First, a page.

BEYOND NUCLEAR PUBLICATIONS

Search
JOIN OUR NETWORK

     

     

DonateNow

 

 

ARTICLE ARCHIVE
« Joseph Mangano/RPHP report on radioactivity releases from Palisades and increased death rates in the surrounding area | Main | Environmental coalition raises cumulative health concerns in resistance against Fermi 3 »
Tuesday
May072013

Entergy's Palisades leaks 79 gallons of radioactive water into Lake Michigan, forced to shut down

Entergy's Palisades atomic reactor on the Lake Michigan shore in southwestern MIAs reported by the Holland Sentinel, Entergy's Palisades atomic reactor has yet again sprung a leak, this time spilling 79 gallons of supposedly "very slightly radioactive water" into Lake Michigan, the headwaters of 20% of the world's surface fresh water, and drinking water for 40 million people downstream. 

Such unintentional leaks -- which have included tritium leaks into groundwater -- increase the radiological burden already borne by the public and environment in the downwind and downstream area, due to "permitted," intentional, "routine radiation releases" from Palisades (note that the photo of the water discharge pathway in Beyond Nuclear's pamphlet was taken at Palisades itself!).

Entergy and NRC spokespersons' repeated claims of no safety significance to the public flies in the face of decades of findings, as by the National Academy of Science (most recently in 2005), that any exposure to radioactivity, no matter how small, carries a health risk of cancer, and that these health risks accumulate over a lifetime.

U.S. Representative Ed Markey (D-MA) made public the serious nature of this particular leaking tank in June 2012. His information came from very courageous Palisades whistleblowers, and their attorney, Billie Pirner Garde. The leak, from the 300,000 gallon Safety Injection Refueling Water (SIRW) storage tank located directly above the control, began in mid-2011, and was flowing through the ceiling, and being captured in buckets in the safety critical control room, full of electrical circuitry and equipment that cannot get wet. The leak was concealed not only from the public and media, but even from the NRC's own Chairman, Greg Jaczko, as he toured Palisades on May 25, 2012. NRC later granted Entergy an exemption in 2012 to allow continued operations despite the degraded condition of the SIRW storage tank.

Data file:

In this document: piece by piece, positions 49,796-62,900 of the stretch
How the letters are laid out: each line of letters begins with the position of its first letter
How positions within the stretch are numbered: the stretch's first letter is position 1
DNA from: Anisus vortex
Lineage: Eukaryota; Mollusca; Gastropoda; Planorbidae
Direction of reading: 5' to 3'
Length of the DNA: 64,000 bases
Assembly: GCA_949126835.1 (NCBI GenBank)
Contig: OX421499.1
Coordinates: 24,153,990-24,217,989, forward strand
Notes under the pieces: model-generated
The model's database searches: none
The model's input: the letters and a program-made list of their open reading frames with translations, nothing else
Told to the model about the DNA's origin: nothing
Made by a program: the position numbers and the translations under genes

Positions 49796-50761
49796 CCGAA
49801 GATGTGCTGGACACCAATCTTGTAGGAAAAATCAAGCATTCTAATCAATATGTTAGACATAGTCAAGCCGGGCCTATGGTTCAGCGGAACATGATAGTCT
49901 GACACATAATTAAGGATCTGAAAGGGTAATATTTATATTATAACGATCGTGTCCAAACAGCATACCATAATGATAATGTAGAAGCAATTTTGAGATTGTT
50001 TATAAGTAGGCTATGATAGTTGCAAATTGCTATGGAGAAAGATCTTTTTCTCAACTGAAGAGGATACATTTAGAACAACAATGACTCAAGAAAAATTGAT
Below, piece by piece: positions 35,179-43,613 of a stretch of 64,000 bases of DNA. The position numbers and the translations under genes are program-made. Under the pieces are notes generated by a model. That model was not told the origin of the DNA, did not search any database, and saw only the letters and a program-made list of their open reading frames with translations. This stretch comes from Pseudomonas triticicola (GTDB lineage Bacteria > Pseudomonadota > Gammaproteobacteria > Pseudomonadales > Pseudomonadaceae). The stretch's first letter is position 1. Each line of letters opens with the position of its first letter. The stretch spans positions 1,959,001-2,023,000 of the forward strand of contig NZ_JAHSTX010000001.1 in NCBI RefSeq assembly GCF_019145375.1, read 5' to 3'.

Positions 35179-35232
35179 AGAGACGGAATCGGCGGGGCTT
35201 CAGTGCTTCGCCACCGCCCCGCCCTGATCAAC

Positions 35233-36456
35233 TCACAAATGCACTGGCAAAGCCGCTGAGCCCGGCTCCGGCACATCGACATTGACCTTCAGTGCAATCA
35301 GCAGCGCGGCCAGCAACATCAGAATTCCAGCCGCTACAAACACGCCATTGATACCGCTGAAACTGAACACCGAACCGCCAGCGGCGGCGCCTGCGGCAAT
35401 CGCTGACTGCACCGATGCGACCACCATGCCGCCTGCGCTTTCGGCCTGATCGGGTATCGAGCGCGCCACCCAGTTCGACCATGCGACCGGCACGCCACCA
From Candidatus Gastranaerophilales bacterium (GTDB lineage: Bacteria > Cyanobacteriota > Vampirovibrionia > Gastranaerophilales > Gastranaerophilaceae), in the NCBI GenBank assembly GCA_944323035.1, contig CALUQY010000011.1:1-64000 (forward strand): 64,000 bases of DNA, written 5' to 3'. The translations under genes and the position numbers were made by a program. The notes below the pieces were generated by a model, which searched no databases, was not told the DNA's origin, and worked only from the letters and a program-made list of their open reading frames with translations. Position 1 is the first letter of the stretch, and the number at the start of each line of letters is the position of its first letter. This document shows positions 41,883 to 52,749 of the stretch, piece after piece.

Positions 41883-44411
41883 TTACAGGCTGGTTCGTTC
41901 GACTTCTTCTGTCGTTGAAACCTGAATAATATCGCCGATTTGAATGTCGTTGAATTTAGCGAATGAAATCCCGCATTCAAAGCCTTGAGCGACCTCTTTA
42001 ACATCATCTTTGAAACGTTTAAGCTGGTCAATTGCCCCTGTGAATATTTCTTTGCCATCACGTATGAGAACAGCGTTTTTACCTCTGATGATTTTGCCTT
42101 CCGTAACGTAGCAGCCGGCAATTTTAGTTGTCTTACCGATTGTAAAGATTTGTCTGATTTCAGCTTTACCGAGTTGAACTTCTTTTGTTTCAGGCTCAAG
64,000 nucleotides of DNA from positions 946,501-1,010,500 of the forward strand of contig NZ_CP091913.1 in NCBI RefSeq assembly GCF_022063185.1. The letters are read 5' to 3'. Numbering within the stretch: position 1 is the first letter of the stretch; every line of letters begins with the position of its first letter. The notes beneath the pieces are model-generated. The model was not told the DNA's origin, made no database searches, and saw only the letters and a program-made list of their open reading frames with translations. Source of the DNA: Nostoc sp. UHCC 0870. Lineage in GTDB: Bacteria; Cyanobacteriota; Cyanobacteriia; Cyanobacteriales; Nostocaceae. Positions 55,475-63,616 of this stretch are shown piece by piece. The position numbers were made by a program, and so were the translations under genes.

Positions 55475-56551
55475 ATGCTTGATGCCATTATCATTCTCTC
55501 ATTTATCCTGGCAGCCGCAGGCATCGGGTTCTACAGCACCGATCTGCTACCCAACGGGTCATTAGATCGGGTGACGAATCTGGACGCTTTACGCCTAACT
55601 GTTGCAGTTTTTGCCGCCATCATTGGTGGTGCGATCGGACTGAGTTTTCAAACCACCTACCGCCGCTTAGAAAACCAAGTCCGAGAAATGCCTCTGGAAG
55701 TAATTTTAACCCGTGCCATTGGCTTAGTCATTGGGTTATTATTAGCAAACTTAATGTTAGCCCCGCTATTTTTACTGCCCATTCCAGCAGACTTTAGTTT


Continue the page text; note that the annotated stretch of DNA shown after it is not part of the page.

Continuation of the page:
In recent weeks, Beyond Nuclear learned from NRC officials that the now two-year-old leak has continued at a 0.5 to 1 gallon per day rate. But Saturday's leakage rate, which forced the reactor to shut down, was at 90 gallons per day, as documented in NRC's event notification report. Palisades' SIRW storage tank, just like the rest of the plant, is 46 years old, and obviously showing severe signs of "breakdown phase" age-degration, of increasing risk. 

The Detroit Free PressEnformable Nuclear NewsKalamazoo GazetteMichigan RadioWSJM RadioWKZO Radio,WWMT TV-3 KalamazooDetroit News,  and WOOD TV-8 Grand Rapids have reported on this story.

Beyond Nuclear issued a media statement, challenging flippant Entergy and NRC claims that this leak carries "absolutely" no risk to human health and safety. NRC's Region 3 spokeswoman has been exposed making false claims regarding radioactivity leaks more than once at Midwestern reactors in just the past year, prompting the demand for an investigation by a member of Congress. Last year, U.S. Rep. Dennis Kucinich (D-OH) demanded an NRC investigation into Mytling's downplaying of a reactor leak at the troubled Davis-Besse atomic reactor near Toledo. In addition, Chicago watchdog group Nuclear Energy Information Service, via a Freedom of Information Act Request to the State of Illinois Dept. of Nuclear Safety, documented that Mytling's flip assurance -- that a radioactive steam leak at the Byron atomic reactor, in Jan. 2012, must have contained exceedingly low levels of hazardous radioactive tritium, as radiation monitors had not detected any -- was baseless and misleading, as no real-time tritium monitoring capability existed at the plant. Similar questions must now be asked of Mytling's questionable assurances that radioactivity levels in the water leaked into Lake Michigan were below detectable levels. Are there radiation monitors in place to verify such flip assurances?